Tracking Down a Bad Password on the Domain

Ever run into the situation where an account on your domain starts getting disabled due to bad password attempts, and you can’t figure out where it’s coming from? For example, you just changed your domain password and your account suddenly starts getting locked out every 15 minutes. Usually that’s because there is still some service somewhere running under your old password (of course, you know better than to ever run a service under your logon account, right?) and you can’t easily find it. Follow these instructions and it’ll help provide clues to where the problem lies.

Auditing should be enabled on the domain level and on the domain controller organizational unit. By setting it in both locations, you avoid the situation where the policy on the domain controller organizational unit (OU) overrides the one set at the domain level.

·                     Windows 2000 and Windows Server 2003 domain.

·                     The Audit Policy section is located in the Default Domain Policy, under Computer Configuration, Windows Settings, Security Settings, Local Policies, and then Audit Policy.

·                                 Account Logon Events – Failure.

·                                 Account Management – Success & Failure.

·                                 Logon Events – Failure.

·                                 Process tracking – Success (only relevant on Windows Server 2003 domain controllers)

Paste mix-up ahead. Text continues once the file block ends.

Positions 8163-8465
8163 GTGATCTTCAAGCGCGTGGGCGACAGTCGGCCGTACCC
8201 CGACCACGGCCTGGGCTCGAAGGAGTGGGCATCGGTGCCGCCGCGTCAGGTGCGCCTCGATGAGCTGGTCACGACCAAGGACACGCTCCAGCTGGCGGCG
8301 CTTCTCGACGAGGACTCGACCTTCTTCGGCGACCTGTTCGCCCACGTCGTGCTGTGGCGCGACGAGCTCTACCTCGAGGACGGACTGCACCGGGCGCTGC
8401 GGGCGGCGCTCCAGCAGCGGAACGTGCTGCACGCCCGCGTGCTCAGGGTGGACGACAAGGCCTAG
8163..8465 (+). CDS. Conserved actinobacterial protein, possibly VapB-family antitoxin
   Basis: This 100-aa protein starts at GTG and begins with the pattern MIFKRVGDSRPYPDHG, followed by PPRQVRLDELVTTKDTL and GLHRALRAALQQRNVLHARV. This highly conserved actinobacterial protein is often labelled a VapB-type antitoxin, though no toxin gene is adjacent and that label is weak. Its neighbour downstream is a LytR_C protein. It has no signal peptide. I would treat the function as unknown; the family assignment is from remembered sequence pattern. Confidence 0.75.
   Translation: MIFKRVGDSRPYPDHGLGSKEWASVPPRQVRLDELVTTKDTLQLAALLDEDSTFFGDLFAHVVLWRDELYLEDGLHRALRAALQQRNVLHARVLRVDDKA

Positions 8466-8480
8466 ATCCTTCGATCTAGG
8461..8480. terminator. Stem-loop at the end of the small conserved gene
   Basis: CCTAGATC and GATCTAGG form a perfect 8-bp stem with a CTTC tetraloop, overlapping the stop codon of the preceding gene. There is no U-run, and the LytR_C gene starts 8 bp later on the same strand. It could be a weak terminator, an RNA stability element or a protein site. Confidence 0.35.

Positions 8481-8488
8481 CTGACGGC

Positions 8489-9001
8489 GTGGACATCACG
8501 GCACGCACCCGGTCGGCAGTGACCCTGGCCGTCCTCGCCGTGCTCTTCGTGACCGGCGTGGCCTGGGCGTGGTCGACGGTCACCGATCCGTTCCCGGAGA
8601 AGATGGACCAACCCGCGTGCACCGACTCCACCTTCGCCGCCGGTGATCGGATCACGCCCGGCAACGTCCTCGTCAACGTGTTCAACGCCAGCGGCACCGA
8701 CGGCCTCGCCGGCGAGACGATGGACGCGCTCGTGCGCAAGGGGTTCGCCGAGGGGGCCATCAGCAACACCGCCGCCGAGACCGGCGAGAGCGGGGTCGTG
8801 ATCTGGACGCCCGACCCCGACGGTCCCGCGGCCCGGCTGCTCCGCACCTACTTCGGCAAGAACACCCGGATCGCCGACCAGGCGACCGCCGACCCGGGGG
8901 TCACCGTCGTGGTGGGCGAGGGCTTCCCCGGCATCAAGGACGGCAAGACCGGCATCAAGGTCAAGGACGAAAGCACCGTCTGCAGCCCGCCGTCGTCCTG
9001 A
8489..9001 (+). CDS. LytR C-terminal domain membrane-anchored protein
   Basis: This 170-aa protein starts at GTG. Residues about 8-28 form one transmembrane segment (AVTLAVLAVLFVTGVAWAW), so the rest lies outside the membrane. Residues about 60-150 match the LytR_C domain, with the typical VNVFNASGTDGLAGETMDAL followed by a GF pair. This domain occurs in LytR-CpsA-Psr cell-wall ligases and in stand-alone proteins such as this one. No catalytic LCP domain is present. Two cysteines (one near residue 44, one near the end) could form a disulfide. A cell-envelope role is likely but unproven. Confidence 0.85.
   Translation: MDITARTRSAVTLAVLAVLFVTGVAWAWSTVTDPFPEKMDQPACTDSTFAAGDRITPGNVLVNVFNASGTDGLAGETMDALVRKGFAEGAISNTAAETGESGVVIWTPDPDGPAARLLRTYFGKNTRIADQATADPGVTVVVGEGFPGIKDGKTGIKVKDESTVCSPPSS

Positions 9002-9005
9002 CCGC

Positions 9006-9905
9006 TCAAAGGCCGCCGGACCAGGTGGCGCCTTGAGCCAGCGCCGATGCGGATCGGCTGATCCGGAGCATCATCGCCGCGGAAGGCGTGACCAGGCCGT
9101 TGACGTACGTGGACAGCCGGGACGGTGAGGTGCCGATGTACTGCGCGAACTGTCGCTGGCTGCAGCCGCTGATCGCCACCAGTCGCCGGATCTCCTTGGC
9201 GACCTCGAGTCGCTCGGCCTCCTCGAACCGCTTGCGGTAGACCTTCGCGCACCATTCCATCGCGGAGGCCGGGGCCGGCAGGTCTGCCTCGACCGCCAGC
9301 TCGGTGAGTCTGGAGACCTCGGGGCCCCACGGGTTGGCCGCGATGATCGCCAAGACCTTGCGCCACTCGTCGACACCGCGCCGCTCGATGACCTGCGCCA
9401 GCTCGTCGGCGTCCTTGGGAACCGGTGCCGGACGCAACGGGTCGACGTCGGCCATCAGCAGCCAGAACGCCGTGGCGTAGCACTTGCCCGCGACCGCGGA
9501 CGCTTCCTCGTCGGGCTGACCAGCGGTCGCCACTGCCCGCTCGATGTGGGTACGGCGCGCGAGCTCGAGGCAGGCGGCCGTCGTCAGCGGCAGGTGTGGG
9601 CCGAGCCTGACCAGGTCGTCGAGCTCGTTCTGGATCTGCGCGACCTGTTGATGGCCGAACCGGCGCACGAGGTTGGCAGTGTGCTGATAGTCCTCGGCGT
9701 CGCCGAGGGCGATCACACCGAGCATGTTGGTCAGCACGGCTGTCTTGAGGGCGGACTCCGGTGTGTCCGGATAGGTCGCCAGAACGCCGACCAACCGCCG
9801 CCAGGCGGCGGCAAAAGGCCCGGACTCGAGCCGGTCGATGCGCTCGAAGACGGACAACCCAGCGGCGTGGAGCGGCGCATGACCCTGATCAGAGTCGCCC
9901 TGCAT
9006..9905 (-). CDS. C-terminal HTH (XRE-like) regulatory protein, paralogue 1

• Increase the event log size on all domain controllers involved (PDC Emulator and the two DC’s affected within the site) in the lockouts to handle the additional audit events that will be generated when auditing is enabled.
  • Set the Maximum log size to 10,000 KB or more, and the retention method to overwrite events as needed.

You then will need to enable NETLOGON logging on all 3 DC’s as well.  To do this:

1. Start the Regedt32 program.2. Delete the Reg_SZ value of the following registry entry, create a REG_DWORD value with the same name, and then add the 2080FFFF hexadecimal value. 


3. At a command prompt, type net stop netlogon, and then type net start netlogon. This enables debug logging.

4. To disable debug logging, change the data value to 0x0 in the following registry key:


5. Quite Regedt32

6. Stop Net Logon and then restart Net Logon.

The log for this is located at: %windir%debugnetlogon.log

Once this is done, wait until a lockout occurs.  Once lockout occurs, review the security event and netlogon logs from all three DC’s.

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